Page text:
Mail ballots also figure in the report. The county noted that vendor Runbeck Services, which also provides election services for Maricopa County, Arizona, informed them they would not be able to handle the county’s lengthy ballot.
In September 2022, the county and Runbeck agreed to subcontract mail ballots to a second vendor, and EAO reported some voters were not receiving ballots or were being charged extra postage. They also noted that some ballots “may not have been moving through the United States Postal Service,” according to tracking information.
Although the county has provided three versions of an elections reconciliation report required under state law, the EAO report provides a fourth set of numbers of mail ballots received and counted. On pages 23 and 24, EAO acknowledged unspecified errors in the previously published reconciliation reports but suggested the report as designed cannot provide an accurate accounting.
HCRP Chair Cindy Siegel disputed EAO accusations that she or the HCRP’s attorney had instructed precinct judges not to speak to staff: “We told our judges it was up to them whether they wanted to speak to EAO leadership.”
Siegel told The Texan that in preparation for their lawsuit and election contests, HCRP has collected nearly 3,000 reports from workers and voters. The party also estimates 2,881 voters were turned away from voting centers on Election Day due to paper ballot shortages or malfunctioning equipment.
Commissioner Tom Ramsey (R-Pct. 3) dismissed the value of the EAO report as “incomplete.”
“This report does not provide any assessment or answers to the negative impacts from delayed openings/inconsistent polling hours, polls running out of paper, or poor technical support. It is not a complete and comprehensive report as they were not able to speak to many of the judges who experienced Election Day problems,” said Ramsey in a statement.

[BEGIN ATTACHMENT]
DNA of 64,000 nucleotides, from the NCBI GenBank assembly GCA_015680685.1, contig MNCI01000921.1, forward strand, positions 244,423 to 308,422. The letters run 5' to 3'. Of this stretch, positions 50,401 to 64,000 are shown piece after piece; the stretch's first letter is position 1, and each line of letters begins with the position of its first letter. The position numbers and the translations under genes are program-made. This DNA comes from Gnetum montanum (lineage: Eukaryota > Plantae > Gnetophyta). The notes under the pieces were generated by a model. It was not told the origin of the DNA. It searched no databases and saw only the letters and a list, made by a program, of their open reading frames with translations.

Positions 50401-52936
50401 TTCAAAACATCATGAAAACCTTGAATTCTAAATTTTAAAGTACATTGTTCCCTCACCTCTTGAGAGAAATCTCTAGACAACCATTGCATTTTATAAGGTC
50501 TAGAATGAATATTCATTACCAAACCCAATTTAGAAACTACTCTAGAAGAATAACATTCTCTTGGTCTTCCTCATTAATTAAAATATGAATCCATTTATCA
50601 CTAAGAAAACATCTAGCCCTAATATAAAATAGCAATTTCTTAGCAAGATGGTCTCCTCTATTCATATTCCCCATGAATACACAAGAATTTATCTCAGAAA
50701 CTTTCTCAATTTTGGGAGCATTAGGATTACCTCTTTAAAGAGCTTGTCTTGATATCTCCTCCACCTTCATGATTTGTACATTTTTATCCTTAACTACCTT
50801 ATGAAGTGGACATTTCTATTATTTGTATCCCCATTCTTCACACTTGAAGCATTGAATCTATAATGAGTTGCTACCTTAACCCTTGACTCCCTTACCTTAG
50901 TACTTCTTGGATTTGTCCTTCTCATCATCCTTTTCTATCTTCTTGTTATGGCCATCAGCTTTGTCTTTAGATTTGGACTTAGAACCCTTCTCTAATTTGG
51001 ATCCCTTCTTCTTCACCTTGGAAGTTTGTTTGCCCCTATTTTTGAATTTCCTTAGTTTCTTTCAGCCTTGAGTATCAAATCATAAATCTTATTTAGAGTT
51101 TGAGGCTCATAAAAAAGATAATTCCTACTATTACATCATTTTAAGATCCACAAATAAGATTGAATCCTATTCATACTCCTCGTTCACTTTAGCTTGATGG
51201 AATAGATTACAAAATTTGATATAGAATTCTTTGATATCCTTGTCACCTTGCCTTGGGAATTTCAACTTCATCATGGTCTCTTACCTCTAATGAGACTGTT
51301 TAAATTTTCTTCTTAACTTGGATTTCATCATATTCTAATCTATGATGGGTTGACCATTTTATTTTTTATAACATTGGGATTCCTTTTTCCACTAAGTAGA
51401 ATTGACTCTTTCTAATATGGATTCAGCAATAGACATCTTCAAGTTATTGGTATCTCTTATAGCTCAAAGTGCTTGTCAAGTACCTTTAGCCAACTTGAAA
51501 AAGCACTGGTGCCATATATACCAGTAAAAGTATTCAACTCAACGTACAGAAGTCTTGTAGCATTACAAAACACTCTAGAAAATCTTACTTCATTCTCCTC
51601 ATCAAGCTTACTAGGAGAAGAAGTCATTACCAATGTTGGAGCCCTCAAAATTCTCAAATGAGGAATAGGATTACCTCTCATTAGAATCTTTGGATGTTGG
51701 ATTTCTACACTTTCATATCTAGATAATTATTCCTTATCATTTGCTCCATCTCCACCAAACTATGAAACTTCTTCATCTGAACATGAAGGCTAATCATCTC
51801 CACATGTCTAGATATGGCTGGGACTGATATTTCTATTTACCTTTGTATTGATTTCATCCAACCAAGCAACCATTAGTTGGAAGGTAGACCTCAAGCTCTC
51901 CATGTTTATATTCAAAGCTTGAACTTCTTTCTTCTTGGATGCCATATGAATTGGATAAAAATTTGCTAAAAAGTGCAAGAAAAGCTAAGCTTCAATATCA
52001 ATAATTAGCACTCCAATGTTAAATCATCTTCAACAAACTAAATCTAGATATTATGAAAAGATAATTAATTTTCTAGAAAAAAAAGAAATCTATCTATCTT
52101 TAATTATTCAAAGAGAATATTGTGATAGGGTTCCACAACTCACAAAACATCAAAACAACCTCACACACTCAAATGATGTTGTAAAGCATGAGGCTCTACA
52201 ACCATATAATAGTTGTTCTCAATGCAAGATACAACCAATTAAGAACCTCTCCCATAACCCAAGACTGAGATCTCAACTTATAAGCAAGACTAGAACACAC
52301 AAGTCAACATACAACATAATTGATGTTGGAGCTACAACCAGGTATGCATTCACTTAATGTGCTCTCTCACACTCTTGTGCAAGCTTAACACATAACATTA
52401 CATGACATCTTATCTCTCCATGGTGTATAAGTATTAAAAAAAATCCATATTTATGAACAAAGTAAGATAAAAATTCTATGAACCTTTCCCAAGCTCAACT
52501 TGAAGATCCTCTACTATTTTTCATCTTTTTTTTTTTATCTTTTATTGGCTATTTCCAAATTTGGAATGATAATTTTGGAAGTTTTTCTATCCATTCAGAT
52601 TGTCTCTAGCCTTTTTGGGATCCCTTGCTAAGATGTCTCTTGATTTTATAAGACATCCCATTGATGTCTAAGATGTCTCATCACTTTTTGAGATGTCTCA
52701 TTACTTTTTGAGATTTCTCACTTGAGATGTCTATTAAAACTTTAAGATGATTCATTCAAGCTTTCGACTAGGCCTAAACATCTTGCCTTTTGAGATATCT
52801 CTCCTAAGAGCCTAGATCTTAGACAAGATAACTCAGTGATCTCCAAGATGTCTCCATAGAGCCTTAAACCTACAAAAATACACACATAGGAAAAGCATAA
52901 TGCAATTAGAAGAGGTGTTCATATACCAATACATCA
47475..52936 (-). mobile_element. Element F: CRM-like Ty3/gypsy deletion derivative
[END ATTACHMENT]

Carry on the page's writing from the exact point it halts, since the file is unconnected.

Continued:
In a statement to ABC 13, Commissioner Adrian Garcia (D-Pct. 2) called the report “thorough” and said it proved the election was free of malfeasance or interference. He also suggested some election issues are “directly due to state leadership’s confusing or misguided attempt at fixing a problem that doesn’t exist.”
The EAO did offer praise for voter outreach efforts subcontracted to KGB Communications and for the department’s training efforts, but called for improved training and development of future voter education activities.
The report also states that operational systems are in “immediate need of upgrades or replacements,” and that additional full-time personnel and increased funding will be needed to operate future elections.
The Texas Secretary of State’s Office recently completed a full audit of Harris County’s 2020 general election and is slated to conduct an audit of the 2022 general election this year.
A copy of EAO’s report can be found below.
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Holly Hansen is a reporter for The Texan living in Harris County. Her former column, “All In Perspective” ran in The Georgetown Advocate, Jarrell Star Ledger, and The Hill Country News, and she has contributed to a variety of Texas digital media outlets. She graduated summa cum laude from the University of Central Florida with a degree in History, and in addition to writing about politics and policy, also writes about faith and culture.